I have always written from a deeply personal place. The existentialism always there, like the strong current of a flowing river, carrying along the words, the ideas, making sense of my own life as it is lived before God and before others. I cannot write without the affective aspect. Maybe that’s why I know I will never be an academic theologian. I am not a detached writer. I don’t traffic in the abstract. I can’t write with indifference. I write because I feel, and I think about what I feel. There are limitations to this, but also certain gifts. But I feel the limits now. For the things in me I cannot share. Stories to be shared only among close friends, if even. 

I have always used writing as a way to process, to make sense of things. Almost always after the fact. Sometimes well after the fact. And that is just fine. But how to write more honestly, not after things have resolved, the flood waters receded, the home rebuilt, but instead in the midst of it all? 

I am a deeply loyal person, driven by obligation and duty. I rebel against myself, against these characteristics that define me. I rage that I can’t seem to shake them. When visiting home recently, I shared with my mom and youngest brother that I hate these things about me. Obligation, duty, loyalty — these are words that describe the prison in which I have lived. 

Which is to say, writing in the midst of things is hard for me. I feel bound to what I write. What happens if I change my mind? What happens if I have to later recant? Of course, this happens all the time. None of us are static. To be human is to be changed, whether we like it or not. We are creatures after all, bent and broken, shaped and shattered by events and forces external to us. 

So I am bent and broken. Shattered and being shaped (deformed?). By what? By whom? Time will tell. Or maybe it won’t. Maybe all that time will give me is the chance to get some distance, look back, and make up some over-arching narrative that will try to give a meaning, or purpose, to this season of my life. And this version of me will be here to remind that version of me that no, it did not make sense. No, it was just one episode in a series of episodes that all hang alongside each other, each with their own integrity, and to lay over top of them a unifying narrative, to make them make sense, is to do violence to the particularity of each.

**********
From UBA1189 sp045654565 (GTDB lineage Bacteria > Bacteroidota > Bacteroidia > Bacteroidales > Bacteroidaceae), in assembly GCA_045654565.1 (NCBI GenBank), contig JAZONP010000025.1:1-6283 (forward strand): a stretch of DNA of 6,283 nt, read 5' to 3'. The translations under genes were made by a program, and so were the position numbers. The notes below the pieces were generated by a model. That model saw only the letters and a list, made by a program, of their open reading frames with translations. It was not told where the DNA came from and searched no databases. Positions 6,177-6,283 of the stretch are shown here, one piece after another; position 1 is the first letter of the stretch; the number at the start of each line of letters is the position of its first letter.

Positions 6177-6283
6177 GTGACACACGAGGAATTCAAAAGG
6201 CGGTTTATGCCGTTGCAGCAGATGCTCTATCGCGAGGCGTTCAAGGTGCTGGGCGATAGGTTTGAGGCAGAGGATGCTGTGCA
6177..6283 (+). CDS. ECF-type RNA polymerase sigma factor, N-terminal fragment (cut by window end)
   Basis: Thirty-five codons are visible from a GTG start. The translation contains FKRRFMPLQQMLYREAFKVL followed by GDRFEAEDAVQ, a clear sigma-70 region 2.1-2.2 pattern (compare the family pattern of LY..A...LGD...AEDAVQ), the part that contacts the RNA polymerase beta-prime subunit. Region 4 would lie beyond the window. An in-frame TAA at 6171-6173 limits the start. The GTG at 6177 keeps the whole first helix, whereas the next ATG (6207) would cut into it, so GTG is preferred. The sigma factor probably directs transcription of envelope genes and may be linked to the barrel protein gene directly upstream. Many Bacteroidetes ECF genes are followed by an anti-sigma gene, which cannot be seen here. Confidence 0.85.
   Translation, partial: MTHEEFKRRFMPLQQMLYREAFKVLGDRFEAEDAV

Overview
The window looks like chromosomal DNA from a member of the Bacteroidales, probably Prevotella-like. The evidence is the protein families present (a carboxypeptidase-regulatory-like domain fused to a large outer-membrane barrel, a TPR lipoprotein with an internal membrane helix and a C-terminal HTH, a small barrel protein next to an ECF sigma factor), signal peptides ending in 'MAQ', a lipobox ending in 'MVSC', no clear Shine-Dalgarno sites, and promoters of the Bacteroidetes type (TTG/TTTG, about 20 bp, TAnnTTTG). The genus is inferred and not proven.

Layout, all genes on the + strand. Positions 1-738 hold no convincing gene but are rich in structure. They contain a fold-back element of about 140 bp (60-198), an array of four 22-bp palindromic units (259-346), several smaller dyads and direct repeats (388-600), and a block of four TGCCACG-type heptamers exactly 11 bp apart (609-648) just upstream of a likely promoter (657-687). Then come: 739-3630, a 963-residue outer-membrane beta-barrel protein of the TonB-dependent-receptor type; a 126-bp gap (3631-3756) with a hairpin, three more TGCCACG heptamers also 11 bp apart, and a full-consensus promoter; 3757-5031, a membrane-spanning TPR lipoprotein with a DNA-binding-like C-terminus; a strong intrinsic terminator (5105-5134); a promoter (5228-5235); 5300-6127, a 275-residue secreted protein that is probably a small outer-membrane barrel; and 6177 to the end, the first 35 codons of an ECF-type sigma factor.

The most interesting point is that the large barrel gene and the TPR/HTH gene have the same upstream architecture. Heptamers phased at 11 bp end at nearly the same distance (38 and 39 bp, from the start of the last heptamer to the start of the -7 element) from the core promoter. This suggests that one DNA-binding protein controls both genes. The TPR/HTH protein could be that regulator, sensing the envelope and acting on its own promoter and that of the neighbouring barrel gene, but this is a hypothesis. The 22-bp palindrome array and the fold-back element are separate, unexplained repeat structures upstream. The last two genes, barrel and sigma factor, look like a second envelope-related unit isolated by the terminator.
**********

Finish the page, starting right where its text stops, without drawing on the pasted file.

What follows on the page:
If I learned one thing as a pastor, it is that none of us are consistent.  (I knew this before I became a pastor, don’t worry). We each lack coherence. If all we had to do with one another is point out our inconsistencies — moral, spiritual, political, emotional — it’d be too easy. Much harder to patiently and compassionately sit with others, and with ourselves, in all of the discord and fragmentation. To grasp after intelligibility in the face of unintelligibility is sometimes a Promethean act, sometimes a rebellion against, and a defiance of, our limited and finite creatureliness. 

And so I rage. I cry. I wave the white flag. I rise up again to fight — myself, others, God (if He is there). I drink myself numb. I sober up. I try to love and beg to be loved. I hurt and get hurt. I forgive and plead forgiveness. I grieve. I am scared. And I am trying to write in the midst of it.

4 Replies to “Why I Quit Writing”

  1. I believe that writing while “in the midst” is very cathartic. It gives a voice to our deepest feelings, a place to go with them, & acknowledgment, even if we will never know the ending or all of the endless why’s in our lives. A place to start, a place to process. To feel.
    Beautifully written, Kevin.


  2. I love you Kevin. No matter what you do. You are my nephew. Hang in there. I also have depression and anxiety. If you ever need to talk I am always here for you


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Letter & Liturgy

Christian Reviews of Ideas and Culture

Chris Damian

Catholicism, (homo)eros, and everthing else


"To live, to love is to be failed, to forgive, to have failed, to be forgiven, for ever and ever." Gillian Rose